The Jakarta Post
The simultaneously held direct presidential and legislation elections have passed. The Constitutional Court has confirmed the reelection of President Joko “Jokowi” Widodo, who will govern the country along with Ma’ruf Amin. Meanwhile, the composition of the next House of Representatives, Regional Representatives Council and regional-level legislatures are also to soon be decided as the court is expected to settle disputes between legislative candidates within the next two weeks.
It is largely believed that the results of the April 17 elections truly reflect the aspirations of the people, as seen in the high turnout of 80 percent of the approximately 192 million eligible voters. The elections were certainly not perfect, as seen by the candidates who filed lawsuits against the results with the court. However, all in all the elections were democratically held, despite reports of vote-buying, particularly in the legislative campaigns.
As the The Jakarta Post’s Special Report reveals today, tough rivalry was evident not only between candidates from different political parties and candidates of the same political party, but also between political parties. Many incumbent House legislators who sought reelection lost to new and even younger faces in the slugfest — various survey institutes have predicted that more than a half of the upcoming House lawmakers are debutants.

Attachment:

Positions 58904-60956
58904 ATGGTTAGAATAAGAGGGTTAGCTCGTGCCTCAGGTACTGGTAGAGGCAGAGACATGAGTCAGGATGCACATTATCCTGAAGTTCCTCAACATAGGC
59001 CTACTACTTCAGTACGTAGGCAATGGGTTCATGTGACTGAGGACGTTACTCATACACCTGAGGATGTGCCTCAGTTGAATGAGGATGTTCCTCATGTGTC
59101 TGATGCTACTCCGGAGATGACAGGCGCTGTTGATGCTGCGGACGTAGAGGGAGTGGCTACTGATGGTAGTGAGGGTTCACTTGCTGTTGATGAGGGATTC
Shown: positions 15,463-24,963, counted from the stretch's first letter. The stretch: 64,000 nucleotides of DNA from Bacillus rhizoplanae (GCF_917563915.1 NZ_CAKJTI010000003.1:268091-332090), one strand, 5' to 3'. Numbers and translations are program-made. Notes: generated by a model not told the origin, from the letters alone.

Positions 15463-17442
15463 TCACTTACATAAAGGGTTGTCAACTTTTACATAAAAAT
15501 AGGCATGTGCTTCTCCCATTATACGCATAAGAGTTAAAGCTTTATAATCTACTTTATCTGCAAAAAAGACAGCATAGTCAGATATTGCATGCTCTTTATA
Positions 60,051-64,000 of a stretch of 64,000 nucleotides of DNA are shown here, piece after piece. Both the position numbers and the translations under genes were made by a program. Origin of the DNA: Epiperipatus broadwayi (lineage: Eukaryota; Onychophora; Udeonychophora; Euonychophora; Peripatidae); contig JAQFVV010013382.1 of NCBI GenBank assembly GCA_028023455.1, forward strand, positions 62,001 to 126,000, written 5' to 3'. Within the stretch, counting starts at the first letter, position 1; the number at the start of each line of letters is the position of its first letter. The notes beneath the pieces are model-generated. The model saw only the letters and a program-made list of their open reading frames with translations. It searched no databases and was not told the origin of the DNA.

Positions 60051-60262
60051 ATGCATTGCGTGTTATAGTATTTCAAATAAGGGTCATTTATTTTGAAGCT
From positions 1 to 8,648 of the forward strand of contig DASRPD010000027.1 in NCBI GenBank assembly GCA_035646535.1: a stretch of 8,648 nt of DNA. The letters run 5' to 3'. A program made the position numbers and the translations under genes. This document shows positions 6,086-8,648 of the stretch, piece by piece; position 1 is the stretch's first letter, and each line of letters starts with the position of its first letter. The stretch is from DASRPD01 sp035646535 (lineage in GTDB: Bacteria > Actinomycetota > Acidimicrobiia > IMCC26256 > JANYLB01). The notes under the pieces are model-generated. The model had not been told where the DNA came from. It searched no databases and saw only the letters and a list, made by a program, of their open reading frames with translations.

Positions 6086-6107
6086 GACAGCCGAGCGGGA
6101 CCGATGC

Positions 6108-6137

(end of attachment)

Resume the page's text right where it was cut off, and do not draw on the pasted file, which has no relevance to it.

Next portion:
The 4 percent electoral threshold proved to be difficult to beat, even for political parties that won legislative seats in 2014. While big parties maintained their performance, smaller parties struggled all the way: Some won more legislative seats and some others lost votes. There is no single explanation as to why some parties managed to progress and others regressed while the Hanura Party missed the cut. However, it is obvious that none of the contesting parties could form a single majority in the legislative council in view of their election achievements.
Internal party disputes and poor images, as can be seen from a number of corruption cases implicating party officials, including the chairman of the United Development Party (PPP), are among the main reasons for the failure of parties to perform in the elections. The Islam-based PPP saw its votes nose-dive but survive the electoral threshold.
One key factor behind the surprising loss of candidates known for their good track records is the alleged vote-buying. The practice is not new in the country, but it gained traction in 2009. Political scientist Burhanuddin Muhtadi found in his PhD research that one-third of voters accepted money or items in exchange for their support for certain candidates in the 2014 election.
An election is a mechanism for people to exercise their political rights and make their own choices, but the prevalence of vote-buying needs to be addressed soon, just to make sure elections represent the true voice of the people.